The other events on the longboarding calendar in New York are as diverse as the terrain of the city. The Central Park Race every June draws 100+ participants for a 6.2-mile race through the most celebrated urban park in the country. Jeff Gaites’ Style Sessions are still an annual must-see, showcasing the best in freestyle and sliding, drawing participants from all over the Northeast. The Jersey Jumpoff, organized by Adam Dabonka, is a social but competitive group skate across the Hudson River. Then there are the Brooklyn Blitz, the Stokum Outlaw and various other events – including this past winter a toy-drive charity event in Santa costumes. With the growth of the community there are certain to be new events on the way.
…push…breathe….push…breathe…on the East Side, pushing quickly, breathing deeply, it’s your nose that can’t keep up with the distinct odors of the LES. Sweet, pungent restaurant trash hits the back of your tongue, your throat…fresh bread, cigarette smoke, filet-o-fish, god-knows-what…East Village not much better, maybe worse…push…maybe worse…push…breathe…push…ahead, the wide avenues of Midtown…push…six lanes and taxis hitting 50 mph…no mistakes…pushing uphill…push…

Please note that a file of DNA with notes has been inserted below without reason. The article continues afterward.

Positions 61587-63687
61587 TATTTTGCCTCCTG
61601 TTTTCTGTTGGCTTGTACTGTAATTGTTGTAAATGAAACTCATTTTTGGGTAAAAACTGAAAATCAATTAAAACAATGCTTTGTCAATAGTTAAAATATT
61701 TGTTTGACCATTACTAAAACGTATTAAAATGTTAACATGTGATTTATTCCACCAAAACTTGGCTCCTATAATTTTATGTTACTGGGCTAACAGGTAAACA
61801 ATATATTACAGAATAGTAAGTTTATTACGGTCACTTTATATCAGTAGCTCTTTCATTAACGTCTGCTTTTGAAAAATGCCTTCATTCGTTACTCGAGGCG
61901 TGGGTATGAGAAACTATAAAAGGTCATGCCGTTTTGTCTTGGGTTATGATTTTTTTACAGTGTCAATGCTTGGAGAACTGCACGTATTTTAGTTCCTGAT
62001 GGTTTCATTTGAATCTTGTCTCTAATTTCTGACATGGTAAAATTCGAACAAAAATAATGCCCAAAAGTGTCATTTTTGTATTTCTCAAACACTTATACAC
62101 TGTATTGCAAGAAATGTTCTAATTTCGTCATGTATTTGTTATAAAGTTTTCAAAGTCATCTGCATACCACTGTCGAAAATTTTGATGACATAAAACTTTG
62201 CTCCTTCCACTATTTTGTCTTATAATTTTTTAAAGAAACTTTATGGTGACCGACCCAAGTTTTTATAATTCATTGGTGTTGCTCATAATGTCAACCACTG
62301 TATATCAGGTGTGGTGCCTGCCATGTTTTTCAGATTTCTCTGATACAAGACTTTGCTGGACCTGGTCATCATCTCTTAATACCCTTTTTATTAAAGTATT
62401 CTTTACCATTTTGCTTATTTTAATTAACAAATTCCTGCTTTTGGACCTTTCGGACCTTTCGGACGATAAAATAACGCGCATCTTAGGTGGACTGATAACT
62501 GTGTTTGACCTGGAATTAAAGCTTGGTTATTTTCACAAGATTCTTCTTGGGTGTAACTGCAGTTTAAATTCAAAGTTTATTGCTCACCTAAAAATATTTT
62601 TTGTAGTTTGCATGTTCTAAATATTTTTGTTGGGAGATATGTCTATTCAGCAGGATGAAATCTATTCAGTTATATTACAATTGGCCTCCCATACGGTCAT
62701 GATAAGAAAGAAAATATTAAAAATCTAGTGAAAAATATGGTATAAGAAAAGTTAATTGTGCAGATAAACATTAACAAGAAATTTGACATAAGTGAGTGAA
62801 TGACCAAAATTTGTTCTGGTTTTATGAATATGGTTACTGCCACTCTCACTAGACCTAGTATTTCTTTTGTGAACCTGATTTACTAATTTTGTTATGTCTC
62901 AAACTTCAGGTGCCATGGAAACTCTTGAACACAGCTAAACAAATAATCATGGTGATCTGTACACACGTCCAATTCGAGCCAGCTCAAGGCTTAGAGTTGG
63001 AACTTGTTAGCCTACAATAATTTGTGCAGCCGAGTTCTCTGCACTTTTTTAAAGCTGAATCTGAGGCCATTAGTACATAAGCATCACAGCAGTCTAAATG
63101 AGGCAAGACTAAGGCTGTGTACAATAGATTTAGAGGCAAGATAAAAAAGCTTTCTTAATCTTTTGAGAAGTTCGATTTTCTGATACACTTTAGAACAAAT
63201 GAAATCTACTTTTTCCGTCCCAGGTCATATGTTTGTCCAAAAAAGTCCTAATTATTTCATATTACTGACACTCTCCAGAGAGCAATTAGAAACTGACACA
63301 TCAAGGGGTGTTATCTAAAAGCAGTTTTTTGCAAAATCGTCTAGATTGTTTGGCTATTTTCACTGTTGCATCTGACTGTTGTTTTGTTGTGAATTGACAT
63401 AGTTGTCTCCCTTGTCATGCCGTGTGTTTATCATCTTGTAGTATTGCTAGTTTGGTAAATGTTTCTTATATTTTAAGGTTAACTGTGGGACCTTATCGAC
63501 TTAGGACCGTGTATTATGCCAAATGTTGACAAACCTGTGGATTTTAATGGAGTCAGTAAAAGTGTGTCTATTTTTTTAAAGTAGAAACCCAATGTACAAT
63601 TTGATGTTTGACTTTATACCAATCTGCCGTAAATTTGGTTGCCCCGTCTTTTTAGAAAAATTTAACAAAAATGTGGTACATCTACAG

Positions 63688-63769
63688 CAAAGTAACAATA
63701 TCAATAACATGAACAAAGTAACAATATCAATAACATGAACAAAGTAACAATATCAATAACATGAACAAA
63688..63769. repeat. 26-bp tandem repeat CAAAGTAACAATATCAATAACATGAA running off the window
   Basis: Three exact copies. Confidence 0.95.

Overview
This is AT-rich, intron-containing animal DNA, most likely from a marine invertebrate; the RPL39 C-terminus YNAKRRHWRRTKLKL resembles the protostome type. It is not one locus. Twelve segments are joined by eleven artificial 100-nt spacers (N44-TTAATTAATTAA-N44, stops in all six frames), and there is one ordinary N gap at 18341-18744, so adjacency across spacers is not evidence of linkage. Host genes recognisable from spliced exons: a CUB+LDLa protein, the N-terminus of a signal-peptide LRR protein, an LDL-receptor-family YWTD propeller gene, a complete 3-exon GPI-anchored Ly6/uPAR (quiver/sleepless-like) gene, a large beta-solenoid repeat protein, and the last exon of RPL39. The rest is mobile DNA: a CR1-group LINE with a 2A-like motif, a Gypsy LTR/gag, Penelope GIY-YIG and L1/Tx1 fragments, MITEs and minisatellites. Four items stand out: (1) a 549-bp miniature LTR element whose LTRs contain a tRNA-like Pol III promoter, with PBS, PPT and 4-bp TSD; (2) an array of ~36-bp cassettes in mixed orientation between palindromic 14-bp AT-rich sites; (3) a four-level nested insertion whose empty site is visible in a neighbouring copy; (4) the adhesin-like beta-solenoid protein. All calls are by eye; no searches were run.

“The thing in common between Earthwing and Bustin is the degree to which they exist for longboarding, not because of longboarding,” says Heinrici. “Both companies started as a means to bring the excitement of longboarding to more people, not as ways to capitalize on an already trendy thing to do.”
A shared love of skating has resulted in a spirit of cooperation between the two NYC-based manufacturers that transcends competition. In the new Bustin Boards flagship store in Brooklyn, you will find Earthwing boards on the shelves alongside Bustin decks. “There is more than enough business in the city for both of us and we represent two different styles,” says Ryan Daughtridge of Bustin. “The success of both companies is a testament to the strength of the scene here, and I want our NYC riders to have the best products on the market at their fingertips.”